Skip to main content

The intake structure, powerhouse and main spillway of the Mactaquac, N.B., generating station in 2016.James West/The Canadian Press

New Brunswick officials are advising people in flood-prone areas of the province to pay attention as the water levels of the Saint John River are on the rise.

The spillway gates at the Mactaquac Dam, near Fredericton, will need to be opened soon because of the rising water, Department of Public Safety spokesman Geoffrey Downey said Monday.

“The generators are running at max, and that’s a pretty good sign of how things are trending,” he said in an interview. “In the five-day forecast it’s going from a little over 81,000 cubic feet (of water) per second up to 126,000 cubic feet per second.”

But Downey said the immediate forecast doesn’t call for flooding.

The Saint John River, which runs through western New Brunswick, starts in northern Maine and heads south to the Bay of Fundy. It is fed along the way by a large number of other rivers and streams. Numerous communities and farms are located along the river.

While most of the snow is gone in the southern part of the province, there is still a lot of snow and intact ice in the north, Downey said.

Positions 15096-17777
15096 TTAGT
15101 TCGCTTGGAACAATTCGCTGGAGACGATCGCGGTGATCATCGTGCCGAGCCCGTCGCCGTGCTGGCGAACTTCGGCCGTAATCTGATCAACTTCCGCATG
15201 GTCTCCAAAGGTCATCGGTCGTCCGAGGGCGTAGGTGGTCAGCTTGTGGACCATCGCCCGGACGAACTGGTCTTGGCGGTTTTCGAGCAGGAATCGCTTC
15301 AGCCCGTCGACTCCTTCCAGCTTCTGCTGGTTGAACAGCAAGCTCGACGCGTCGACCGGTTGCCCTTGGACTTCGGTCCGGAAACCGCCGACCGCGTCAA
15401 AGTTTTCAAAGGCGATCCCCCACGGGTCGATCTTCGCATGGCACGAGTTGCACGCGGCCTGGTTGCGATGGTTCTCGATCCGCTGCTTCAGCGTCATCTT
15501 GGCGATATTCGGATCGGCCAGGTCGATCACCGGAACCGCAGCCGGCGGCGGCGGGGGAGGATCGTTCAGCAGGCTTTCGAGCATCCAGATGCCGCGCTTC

“People need to stay off the ice,” he said. “The flows show the water is starting to move quite quickly and that’s usually a sign that the ice is rotting (melting) and will be releasing at some point in the near future.”

Once the ice begins moving, it creates the potential for ice jams, Downey said.

There was little flooding across the province over the last two years, following several years of severe floods, Downey said, adding that if the snow and ice melt slowly, the province should have another good spring. A rapid melt coupled with significant rainfall, however, could cause flooding, he said.

“There is still a fair bit of snow in the north and there is still a fair bit of water content in that snow. We are at 99.8 per cent of normal for the water content in the snow above the Mactaquac Dam.”

Residents of flood-prone areas should be checking their properties in case anything needs to be moved from the yard or basement, Downey said.

Now is also the time, he added, for homeowners to verify with their insurance companies whether they have overland flood coverage.

Our Morning Update and Evening Update newsletters are written by Globe editors, giving you a concise summary of the day’s most important headlines. Sign up today.